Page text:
Nokia 6710 Navigator review: Destination: Anywhere
GPS is a must-have for every self-respecting phone these days. And it doesn't even have to be a smartphone. From geotagging, through location-aware services and gaming, to full-featured in-car SatNav solution - at some point GPS is likely to have become essential to you even if you don't need to be told to take the next right turn. Anyway, we guess it all boils down to whether you need it or whether you want it. A dedicated in-car sat-nav device is the more than obvious choice if you need that. But then, there's always something for those who simply want more of their phone.
For one, the Nokia Navigator line will not only make you want one but probably encourage you to think you need it. Third generation into it already, they may as well have a point. The Nokia 6710 Navigator has the pedigree and the native software, but also the right kind of innovation. The touch-sensitive zoom bar is a bold step ahead, and so relevant to navigation. It sure is a strong point in favor of the Nokia Navigator against touchscreen devices.
Be that as it may, the 6710 Navigator will perhaps never be entirely convincing against a full-touch operated phone that takes navigation seriously, not to mention dedicated sat-nav equipment. But when it comes to another important question, the latest Nokia Navigator is emphatically a winner. It's a phone before anything else and such a major upgrade it almost dooms predecessors to the scrap heap.
Keeping the same size as the preceding Nokia 6210, the latest Navigator by Nokia brings a larger and better screen, the impressive touch zoom bar beneath, Wi-Fi, better imaging, faster data, faster processing, updated interface, more power efficiency and incomparably better looks. Not bad at all, is it? There's plenty to discover on this one, so let's get on with it. Our plan is to help you find the Nokia 6710 Navigator before it finds you.
- Symbian OS 9.3, Series 60 3rd with FP2
- 600MHz ARM 11 processor
- Quad-band GSM/GPRS/EDGE
- Dual-band HSDPA 10.2 Mbps; HSUPA 2 Mbps
- 2.6" 16M-color QVGA display (bigger and better than the Nokia 6210 Navigator)
- Accelerometer for screen auto rotation, call silencing and alarm snoozing
- 5 MP autofocus camera (Carl Zeiss optics) with dual LED flash, secondary videocall camera
- Wi-Fi 802.11 b/g, UPnP technology
- Bluetooth v2.0 with A2DP, USB v2.0
- Stereo FM radio with RDS
- microSD card slot, up to 16GB, hotswap (4GB card included - region specific)
- Standard 3.5mm audio jack
- Convenient USB and memo card slot cover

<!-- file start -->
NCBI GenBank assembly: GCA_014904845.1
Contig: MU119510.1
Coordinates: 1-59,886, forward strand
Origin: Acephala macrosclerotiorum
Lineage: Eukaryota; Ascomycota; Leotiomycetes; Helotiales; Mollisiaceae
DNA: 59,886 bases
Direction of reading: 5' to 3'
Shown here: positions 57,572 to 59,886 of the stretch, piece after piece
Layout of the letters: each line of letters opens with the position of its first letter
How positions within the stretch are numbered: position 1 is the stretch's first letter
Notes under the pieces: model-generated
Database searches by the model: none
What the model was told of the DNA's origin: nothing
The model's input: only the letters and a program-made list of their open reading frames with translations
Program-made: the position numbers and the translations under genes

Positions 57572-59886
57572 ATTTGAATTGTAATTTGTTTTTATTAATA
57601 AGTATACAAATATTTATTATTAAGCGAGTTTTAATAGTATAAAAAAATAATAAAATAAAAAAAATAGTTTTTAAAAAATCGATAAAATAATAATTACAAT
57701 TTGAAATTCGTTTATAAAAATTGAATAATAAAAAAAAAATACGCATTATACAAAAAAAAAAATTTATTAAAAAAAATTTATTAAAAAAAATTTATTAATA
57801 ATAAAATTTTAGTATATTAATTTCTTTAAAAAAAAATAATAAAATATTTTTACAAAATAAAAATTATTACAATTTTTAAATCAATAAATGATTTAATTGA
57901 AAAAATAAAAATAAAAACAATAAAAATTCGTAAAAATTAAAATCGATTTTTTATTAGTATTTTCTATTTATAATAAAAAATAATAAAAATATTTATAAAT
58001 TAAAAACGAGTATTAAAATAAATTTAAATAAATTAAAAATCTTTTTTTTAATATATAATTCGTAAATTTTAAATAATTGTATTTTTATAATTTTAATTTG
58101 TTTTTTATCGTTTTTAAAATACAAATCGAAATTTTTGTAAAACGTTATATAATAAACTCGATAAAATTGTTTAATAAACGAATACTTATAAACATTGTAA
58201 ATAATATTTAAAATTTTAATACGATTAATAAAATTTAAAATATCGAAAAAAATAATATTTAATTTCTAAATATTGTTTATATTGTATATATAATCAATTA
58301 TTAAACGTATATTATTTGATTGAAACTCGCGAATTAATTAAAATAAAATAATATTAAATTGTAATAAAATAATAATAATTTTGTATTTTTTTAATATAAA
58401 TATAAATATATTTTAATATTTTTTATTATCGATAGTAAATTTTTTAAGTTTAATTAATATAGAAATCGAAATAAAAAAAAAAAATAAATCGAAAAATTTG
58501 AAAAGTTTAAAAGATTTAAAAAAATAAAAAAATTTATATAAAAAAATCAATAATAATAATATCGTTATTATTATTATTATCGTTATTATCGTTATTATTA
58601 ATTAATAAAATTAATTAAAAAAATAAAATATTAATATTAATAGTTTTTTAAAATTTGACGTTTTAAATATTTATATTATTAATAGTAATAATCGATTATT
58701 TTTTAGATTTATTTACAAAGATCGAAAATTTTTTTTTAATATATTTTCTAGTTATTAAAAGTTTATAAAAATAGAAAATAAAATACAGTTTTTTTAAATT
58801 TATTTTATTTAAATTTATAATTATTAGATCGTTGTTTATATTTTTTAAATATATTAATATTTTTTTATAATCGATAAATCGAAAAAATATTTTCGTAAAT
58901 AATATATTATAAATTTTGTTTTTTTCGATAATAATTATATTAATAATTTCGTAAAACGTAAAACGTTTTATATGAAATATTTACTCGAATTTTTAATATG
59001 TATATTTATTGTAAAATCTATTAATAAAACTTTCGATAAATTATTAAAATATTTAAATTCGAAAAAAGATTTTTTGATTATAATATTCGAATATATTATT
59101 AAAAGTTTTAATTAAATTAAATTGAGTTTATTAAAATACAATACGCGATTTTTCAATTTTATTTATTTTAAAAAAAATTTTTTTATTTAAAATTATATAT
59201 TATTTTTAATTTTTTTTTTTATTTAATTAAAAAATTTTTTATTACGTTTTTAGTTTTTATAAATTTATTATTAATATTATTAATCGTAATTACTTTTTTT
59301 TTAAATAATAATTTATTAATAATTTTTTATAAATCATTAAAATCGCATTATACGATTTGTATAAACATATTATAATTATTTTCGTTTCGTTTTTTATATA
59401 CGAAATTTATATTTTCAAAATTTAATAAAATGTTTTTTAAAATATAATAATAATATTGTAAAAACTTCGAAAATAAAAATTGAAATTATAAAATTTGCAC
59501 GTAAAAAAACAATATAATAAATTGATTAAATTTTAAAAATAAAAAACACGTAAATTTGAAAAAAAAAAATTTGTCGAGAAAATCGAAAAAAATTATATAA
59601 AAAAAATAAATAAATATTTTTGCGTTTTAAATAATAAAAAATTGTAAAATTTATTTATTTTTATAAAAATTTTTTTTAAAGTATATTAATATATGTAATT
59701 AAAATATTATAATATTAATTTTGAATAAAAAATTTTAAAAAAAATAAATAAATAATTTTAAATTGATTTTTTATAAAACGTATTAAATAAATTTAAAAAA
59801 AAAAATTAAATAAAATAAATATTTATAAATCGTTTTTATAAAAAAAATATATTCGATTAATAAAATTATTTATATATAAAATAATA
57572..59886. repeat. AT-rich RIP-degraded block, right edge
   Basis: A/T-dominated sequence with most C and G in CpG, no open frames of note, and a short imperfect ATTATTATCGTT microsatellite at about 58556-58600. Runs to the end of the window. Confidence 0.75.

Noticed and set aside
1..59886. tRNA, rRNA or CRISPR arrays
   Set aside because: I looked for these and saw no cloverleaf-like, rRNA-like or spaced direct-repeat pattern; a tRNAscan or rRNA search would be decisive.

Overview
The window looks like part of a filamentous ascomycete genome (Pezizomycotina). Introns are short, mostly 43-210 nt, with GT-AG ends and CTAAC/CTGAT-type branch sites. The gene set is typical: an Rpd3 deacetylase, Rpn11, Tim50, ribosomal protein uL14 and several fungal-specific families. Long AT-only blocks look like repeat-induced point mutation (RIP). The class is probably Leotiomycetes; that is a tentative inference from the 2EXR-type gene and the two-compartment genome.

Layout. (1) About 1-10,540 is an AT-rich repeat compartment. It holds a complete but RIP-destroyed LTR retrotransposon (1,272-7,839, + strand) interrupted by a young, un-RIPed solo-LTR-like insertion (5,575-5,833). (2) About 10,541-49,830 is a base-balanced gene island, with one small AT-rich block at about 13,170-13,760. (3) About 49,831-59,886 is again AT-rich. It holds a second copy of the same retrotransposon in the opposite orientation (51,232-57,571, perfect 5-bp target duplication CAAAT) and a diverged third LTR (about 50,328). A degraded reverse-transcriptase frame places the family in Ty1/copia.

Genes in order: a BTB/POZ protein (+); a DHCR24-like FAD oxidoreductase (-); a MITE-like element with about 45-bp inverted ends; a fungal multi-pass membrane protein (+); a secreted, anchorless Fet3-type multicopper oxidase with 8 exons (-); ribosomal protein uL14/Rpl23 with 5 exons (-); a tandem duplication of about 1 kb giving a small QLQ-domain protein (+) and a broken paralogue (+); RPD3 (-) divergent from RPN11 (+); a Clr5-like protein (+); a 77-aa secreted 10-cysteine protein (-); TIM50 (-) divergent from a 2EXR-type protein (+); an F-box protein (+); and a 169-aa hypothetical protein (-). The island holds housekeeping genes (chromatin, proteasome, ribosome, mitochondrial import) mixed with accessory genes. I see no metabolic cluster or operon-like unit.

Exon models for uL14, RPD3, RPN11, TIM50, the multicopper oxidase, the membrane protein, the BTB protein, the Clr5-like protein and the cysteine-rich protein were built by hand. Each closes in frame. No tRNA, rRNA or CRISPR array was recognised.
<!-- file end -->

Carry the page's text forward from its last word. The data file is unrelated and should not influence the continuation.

- Fast and responsive user interface
- Office document viewer
- Ergonomic design
- Built-in GPS with A-GPS
- Digital compass (magnetometer)
- Ovi Maps 3.0 with lifetime drive turn-by-turn navigation license and landscape view mode
- Dedicated Navigator key (starts Maps or centers map on current position)
- Touch-sensitive zoom bar below the screen (fluid zoom in/out action in Maps, as well as gallery and web browser)
- Windscreen suction stand and car charger included in retail package
- Camera lacks trendy features such as face, smile or blink detection
- Video recording maxes out at VGA@15fps
- Alphanumeric keypad is somewhat crammed given the space available
- No smart dialing
- No DivX/XviD support out of the box (can be installed, possibly requiring a purchase)
- Awkward battery cover removal routine (pry-to-open)
The Nokia 6710 Navigator is the direct successor of the Nokia 6210 Navigator and the model designation alone is pretty telling of how far things have come. The third-generation handset has jumped a few steps in the chronological progression Nokia Navigators used to follow. Even with a cursory glance at the specs, it's clear the new 6710 is an overwhelming update to the 6210, let alone the first 6110 Navigator: larger display, touch-sensitive zoom bar, 5 MP camera with Carl Zeiss optics, Wi-Fi, better ergonomics, car stand and charger, etc.
Oh, we guess deep inside we'll always miss the superb Route 66 that powered the first Finnish navigator and that Nokia Maps will never really match - not so much for performance as for the feel. But it would be foolish to expect else: the home-brewed Maps application is perhaps the very reason Navigator phones exist in the first place. They're not best-selling mass-appeal devices but rather the platform that promotes the capabilities of the software. That said, a touchscreen Nokia **10 Navigator sure looks like the obvious next step.
The Nokia 6710 Navigator is undoubtedly keen to get as much use in onboard navigation as it will as a smart all-in-one communicator. Stay with us as we explore all the rest it has to offer besides its ability to get us from A to B. It all begins on the next page.